“When you live your life for the big fields, and not for other people, your whole life revolves around two things. One of them is watching the light change. You see, it is always sunny, back where I come from. Every single day. It’s just a naturally very regular place. Every day is exactly the same. Every day the sky turns pink again in the morning, and then blue again in the afternoon, and then black again in the night. It’s true, we have been blessed by the way the light changes. But that’s not all we need. Human beings are messy, you see. It takes a lot of effort for things to stay the same. So the other thing my life revolves around is everything else, everything else we have to do so that the mornings and the days and the nights can stay always the same. The same, just like the way the light changes.

“But”, he continued, “That kind of effort is not always what you think it’d be”. I held my breath. It was coming.

“We’re building a bomb”, he said.

Theo had fallen asleep on his chair and was wheezing softly.

“Building a bomb? Why would you need a bomb in a place like that?”

“Beats me”, I thought.

“We’re building a bomb”, Leo said, “To wipe mankind off the face of the planet. The reason why we are doing it is because most of us believe that the end is near, that since the Unification what is happening is no longer evolution or progress, or rather, if it is evolution or progress, it is evolution or progress towards the end. Of course, it’s different in the big fields, because things are always the same there. People who grew up there, most people who grew up there, don’t seem to feel the same weight of responsibility that people who come from the Outside say they feel. Their weight is a different one. It is the weight of being a gear in some sort of universal, unknown, eternal mechanism. Yes, the whole of human history is a gear in this mechanism. It’s just that some individuals are more aware of it than others. And now we believe it’s time to forcefully accelerate this global process of, huh, of dissolving, as we call it, of perceiving ourselves not as separate bits with different perspectives and needs but as different parts of the same engine. That makes the sky turn pink again and then blue again and then black again, every single day without failure. We need to start seeing progress as the process of dispersing things, dispersing our affections, our convictions, our longings, our passions, rather than accumulating them. When the end is as near as we believe it is – as we know it is, for we are the ones in charge of it – then things start mattering in a very different way. There isn’t the infinitely distant line of the imaginary future to be running towards. What you see as progress becomes indissociable from your ability to accept things exactly as they are. That is why we need The Bomb. We need it so that things can matter in this new way.”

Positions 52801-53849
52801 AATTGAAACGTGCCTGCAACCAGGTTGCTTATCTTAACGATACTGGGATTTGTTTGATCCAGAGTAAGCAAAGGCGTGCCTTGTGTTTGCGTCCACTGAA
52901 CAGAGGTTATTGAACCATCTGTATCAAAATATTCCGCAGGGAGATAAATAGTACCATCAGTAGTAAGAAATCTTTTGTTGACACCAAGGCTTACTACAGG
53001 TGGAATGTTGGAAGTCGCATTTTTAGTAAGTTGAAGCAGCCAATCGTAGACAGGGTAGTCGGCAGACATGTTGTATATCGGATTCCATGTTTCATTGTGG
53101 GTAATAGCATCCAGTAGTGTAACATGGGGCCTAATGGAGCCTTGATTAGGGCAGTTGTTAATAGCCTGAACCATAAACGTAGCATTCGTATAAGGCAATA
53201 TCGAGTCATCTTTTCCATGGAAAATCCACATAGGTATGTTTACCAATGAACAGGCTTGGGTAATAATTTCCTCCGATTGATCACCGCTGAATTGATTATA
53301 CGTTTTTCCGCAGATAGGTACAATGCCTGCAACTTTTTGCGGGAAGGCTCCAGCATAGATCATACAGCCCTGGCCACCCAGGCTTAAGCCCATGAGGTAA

“But does everyone need to die?”, she seemed upset like a child who doesn’t want to have a bath before bed.

“I’m afraid that’s what most of us – of them – think, yes. But that’s why I ran away.”


“To alert people about The Bomb. I’ve decided it’s wrong and I want to stop them.”

“Why have you decided it’s wrong?”

“Because the truth is that it makes things matter in exactly the same old way, with the difference that people have to die in the end.”

“People always die in the end.”

“That’s bad.”

“Yes it is, boy. Well!” Viola got up from the sofa, wiped some imaginary bread crumbs off her skirt, as she did every time she got up, and started gathering dirty tea cups and such things from the day. “That was very interesting, thank you for telling me all that. I hope you two get what you want. I am sorry about Theo, he’s an early riser and an early-to-bedder. Is your room ok?”

Leo look at me in confusion. “Yeah, it’s great”, I rushed to say.

“Very good then, I hope you two have a very good night!” Viola said cheerfully and disappeared through the kitchen door.

Leo and I walked up the stairs in silence.